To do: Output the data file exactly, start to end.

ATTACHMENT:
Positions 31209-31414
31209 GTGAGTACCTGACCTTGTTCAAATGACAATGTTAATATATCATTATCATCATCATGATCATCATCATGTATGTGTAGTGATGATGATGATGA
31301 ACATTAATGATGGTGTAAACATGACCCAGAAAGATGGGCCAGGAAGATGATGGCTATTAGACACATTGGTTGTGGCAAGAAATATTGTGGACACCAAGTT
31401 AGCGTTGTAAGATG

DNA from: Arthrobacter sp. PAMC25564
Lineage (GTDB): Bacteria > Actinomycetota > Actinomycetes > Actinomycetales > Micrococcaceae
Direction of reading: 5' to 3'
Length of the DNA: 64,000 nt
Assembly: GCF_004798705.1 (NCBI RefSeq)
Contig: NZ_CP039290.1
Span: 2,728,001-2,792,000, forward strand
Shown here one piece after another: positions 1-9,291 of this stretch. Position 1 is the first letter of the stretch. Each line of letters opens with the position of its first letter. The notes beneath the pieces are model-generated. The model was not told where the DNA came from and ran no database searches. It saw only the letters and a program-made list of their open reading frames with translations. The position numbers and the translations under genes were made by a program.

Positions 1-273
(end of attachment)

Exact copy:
Positions 31209-31414
31209 GTGAGTACCTGACCTTGTTCAAATGACAATGTTAATATATCATTATCATCATCATGATCATCATCATGTATGTGTAGTGATGATGATGATGA
31301 ACATTAATGATGGTGTAAACATGACCCAGAAAGATGGGCCAGGAAGATGATGGCTATTAGACACATTGGTTGTGGCAAGAAATATTGTGGACACCAAGTT
31401 AGCGTTGTAAGATG

DNA from: Arthrobacter sp. PAMC25564
Lineage (GTDB): Bacteria > Actinomycetota > Actinomycetes > Actinomycetales > Micrococcaceae
Direction of reading: 5' to 3'
Length of the DNA: 64,000 nt
Assembly: GCF_004798705.1 (NCBI RefSeq)
Contig: NZ_CP039290.1
Span: 2,728,001-2,792,000, forward strand
Shown here one piece after another: positions 1-9,291 of this stretch. Position 1 is the first letter of the stretch. Each line of letters opens with the position of its first letter. The notes beneath the pieces are model-generated. The model was not told where the DNA came from and ran no database searches. It saw only the letters and a program-made list of their open reading frames with translations. The position numbers and the translations under genes were made by a program.

Positions 1-273